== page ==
Protesters In Guatemala Set Fire To Congress In Response To Controversial Budget Plan
Like so many other countries across Latin America, Guatemala is just the latest to see a massive outpouring of anger against the ruling party. Over the weekend, massive protests took place in the nation’s capital in response to a proposed budget that would of actually cut much needed funding for the country’s Covid-19 response while increasing funds for government officials.
Protesters were largely peaceful as they chanted and waved the Guatemalan flag in front of the National Congress but as riot police moved in, the situation intensified.
As a result, the controversial budget has been withdrawn from consideration and the country’s Vice President has suggested that he and the president both resign for the benefit of Guatemala.
Protesters took to the streets demanding a proposed budget be withdrawn.
Over the weekend, protesters marched in Guatemala’s capital to demand the resignation of President Alejandro Giammattei, who played a key role in passing the controversial 2021 national budget.
Although the march started out peacefully, it turned violent as riot police entered the city’s main plaza to disperse more than 10,000 protesters in front of the National Palace. Protesters set fire to part of Congress, although the extent of the damage isn’t yet known.
However, police have been accused of using excessive force as videos show flames coming out of a window in the legislative building. Police fired teargas at protesters, and about a dozen people were reported injured.
Discontent had been building on social media even before the controversial budget was passed in secret last week. Protesters were also upset by recent moves by the supreme court and attorney general they saw as attempts to undermine the fight against corruption.
Vice President Guillermo Castillo has offered to resign, telling Giammattei that both men should step down “for the good of the country.” He also suggested vetoing the approved budget, firing government officials and reaching out more to various sectors around the country.
The nation’s Congress was set on fire by protesters and police used excessive force.
As protesters were confronted by police, some set fire to the Congress. Although the amount of damage to the building remains unclear, the flames appear to have affected legislative offices, rather than the main hall of the monumental building.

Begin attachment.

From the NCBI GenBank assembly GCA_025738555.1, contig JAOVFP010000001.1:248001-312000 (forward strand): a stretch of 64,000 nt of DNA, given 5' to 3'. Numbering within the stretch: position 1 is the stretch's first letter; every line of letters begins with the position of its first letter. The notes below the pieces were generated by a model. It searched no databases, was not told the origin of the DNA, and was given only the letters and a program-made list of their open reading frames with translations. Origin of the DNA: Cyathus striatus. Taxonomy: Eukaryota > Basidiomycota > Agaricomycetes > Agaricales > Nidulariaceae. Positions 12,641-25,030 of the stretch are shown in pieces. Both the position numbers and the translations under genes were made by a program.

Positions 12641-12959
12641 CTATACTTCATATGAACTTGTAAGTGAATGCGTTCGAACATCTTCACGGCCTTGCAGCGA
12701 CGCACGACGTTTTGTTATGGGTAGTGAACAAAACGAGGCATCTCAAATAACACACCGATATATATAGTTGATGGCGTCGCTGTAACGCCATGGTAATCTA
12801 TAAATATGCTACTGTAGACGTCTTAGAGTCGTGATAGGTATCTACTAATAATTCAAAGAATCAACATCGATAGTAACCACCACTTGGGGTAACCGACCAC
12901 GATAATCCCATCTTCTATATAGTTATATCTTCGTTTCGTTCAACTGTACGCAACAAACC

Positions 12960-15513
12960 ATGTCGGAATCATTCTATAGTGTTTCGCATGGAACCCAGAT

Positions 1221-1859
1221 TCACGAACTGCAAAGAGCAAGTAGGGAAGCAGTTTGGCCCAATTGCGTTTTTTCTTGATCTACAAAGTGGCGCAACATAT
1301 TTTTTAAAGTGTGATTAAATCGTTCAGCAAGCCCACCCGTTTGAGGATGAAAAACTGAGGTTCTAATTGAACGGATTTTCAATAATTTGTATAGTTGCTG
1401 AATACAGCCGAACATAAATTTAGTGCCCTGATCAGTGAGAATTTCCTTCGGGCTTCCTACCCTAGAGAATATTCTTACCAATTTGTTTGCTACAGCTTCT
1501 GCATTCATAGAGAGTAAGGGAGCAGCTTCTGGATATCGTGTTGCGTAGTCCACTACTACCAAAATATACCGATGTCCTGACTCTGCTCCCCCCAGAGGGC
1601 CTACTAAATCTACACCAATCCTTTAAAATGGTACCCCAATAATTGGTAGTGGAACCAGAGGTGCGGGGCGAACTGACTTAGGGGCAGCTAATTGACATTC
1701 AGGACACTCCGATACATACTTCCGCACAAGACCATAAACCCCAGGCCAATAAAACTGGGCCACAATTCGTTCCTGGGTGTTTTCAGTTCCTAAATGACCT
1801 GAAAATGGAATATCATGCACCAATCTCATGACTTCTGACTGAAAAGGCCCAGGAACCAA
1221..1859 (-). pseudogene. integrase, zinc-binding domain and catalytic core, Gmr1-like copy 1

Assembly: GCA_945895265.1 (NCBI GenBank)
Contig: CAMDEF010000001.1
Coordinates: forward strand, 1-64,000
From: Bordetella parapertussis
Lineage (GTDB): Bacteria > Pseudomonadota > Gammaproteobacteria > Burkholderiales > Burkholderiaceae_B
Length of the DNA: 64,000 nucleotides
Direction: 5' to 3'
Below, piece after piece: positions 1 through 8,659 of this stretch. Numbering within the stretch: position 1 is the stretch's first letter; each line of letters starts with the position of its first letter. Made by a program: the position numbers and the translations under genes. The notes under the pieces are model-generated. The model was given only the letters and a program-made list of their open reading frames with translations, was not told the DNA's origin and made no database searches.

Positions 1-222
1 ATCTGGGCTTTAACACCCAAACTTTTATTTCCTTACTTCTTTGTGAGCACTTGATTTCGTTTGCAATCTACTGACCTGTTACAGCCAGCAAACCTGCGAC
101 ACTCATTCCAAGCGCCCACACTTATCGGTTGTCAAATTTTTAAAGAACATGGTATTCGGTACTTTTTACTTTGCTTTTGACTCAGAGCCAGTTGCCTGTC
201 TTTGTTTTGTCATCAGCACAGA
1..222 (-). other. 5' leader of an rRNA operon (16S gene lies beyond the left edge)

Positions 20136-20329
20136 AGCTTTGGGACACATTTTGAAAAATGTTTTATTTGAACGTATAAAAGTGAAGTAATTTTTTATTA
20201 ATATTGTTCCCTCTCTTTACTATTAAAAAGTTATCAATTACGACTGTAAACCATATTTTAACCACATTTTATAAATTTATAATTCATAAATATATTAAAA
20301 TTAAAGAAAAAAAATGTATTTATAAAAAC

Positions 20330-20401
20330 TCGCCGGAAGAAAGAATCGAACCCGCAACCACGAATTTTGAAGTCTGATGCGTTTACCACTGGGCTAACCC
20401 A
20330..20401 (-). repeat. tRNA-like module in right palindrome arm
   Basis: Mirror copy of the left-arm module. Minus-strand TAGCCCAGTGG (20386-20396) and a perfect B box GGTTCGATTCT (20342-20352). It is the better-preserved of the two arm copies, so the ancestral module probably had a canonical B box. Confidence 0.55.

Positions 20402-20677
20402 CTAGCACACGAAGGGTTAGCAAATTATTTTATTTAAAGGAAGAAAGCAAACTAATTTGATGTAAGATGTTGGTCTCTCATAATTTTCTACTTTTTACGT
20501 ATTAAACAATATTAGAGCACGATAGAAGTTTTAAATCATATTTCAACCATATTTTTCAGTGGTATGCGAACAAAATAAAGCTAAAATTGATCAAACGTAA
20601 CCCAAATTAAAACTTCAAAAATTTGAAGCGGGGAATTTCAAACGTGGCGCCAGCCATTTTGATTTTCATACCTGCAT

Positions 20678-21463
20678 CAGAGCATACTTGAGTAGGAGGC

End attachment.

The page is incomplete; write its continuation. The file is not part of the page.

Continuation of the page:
President Giammattei condemned the fires using his Twitter account on Saturday.
“Anyone who is proven to have participated in the criminal acts will be punished with the full force of the law,” he said. He added that he defended people’s right to protest, “but neither can we allow people to vandalize public or private property.”
Police resorted to excessive force against protesters and targeted them with tear gas and batons, attacking not only the 1,000 demonstrators at congress but also a much larger, peaceful protest outside of the National Palace.
The Inter-American Commission on Human Rights (IACHR) has condemned what it called an “excessive use of force” by police in Guatemala against demonstrators
The IACHR wrote on Twitter on Sunday that it “condemns the excessive use of force by authorities against demonstrators” but also asked for an investigation into “the acts of vandalism against Congress, after which State agents indiscriminately suppressed the protest.”
The proposed budget did little to help those struggling amid the Coronavirus pandemic.
The weekend’s protests were part of a growing movement against President Gaimmattei and the legislature for approving a budget largely in secret. The budget, which was approved last week, actually cut much needed funding for education and health while increasing by $65,000 the funding for meals for lawmakers. It also cut funding for Coronavirus patients and human rights agencies.
“We are outraged by poverty, injustice, the way they have stolen the public’s money,” said psychology professor Rosa de Chavarría in a statement to Al Jazeera.
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